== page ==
Torque is a physical quantity that indicates the traction in an engine design. The physical unit for torque is the newton-meter (Nm). While horsepower provides a measurement of a motor's overall performance, torque provides a simple measurement of the maximum twisting force that it can generate, when worked hard. To put it another way - horsepower conveys the motor's overall capability across all conditions. Conversely, torque output conveys the peak output available from that motor, in a specific moment when it's doing its hardest work.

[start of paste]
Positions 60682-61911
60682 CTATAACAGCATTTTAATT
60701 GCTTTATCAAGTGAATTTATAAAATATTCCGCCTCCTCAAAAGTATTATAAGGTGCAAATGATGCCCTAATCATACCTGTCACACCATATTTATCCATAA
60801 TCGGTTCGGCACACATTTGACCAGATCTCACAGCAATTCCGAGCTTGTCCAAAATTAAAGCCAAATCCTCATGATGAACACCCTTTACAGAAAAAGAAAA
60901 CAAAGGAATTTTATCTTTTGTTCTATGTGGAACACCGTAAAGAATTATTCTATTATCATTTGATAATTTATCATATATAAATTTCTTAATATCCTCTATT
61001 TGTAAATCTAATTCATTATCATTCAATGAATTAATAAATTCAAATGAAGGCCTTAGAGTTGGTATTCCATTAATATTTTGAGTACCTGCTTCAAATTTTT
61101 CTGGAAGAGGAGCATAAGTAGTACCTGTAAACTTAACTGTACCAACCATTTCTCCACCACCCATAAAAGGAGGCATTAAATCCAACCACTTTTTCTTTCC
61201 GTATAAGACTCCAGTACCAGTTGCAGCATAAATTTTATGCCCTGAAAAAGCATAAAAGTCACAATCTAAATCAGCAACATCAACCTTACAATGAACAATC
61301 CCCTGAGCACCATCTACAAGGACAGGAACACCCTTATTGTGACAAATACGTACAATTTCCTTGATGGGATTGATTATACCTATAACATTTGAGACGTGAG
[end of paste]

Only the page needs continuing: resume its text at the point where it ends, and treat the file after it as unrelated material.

Unlike internal combustion engines, EVs have the added bonus of being able to deliver full torque with no delay whatsoever. That's why an EV's acceleration feels so memorable - all of the torque is available right then and there, instantly.
Maximum torque is actually reached at a low rpm in an electric motor, and it stays close to constant right up until you reach maximum engine power. From there, the torque drops and the engine power remains constant. As soon as the point of maximum torque is reached, the vehicle no longer accelerates faster.
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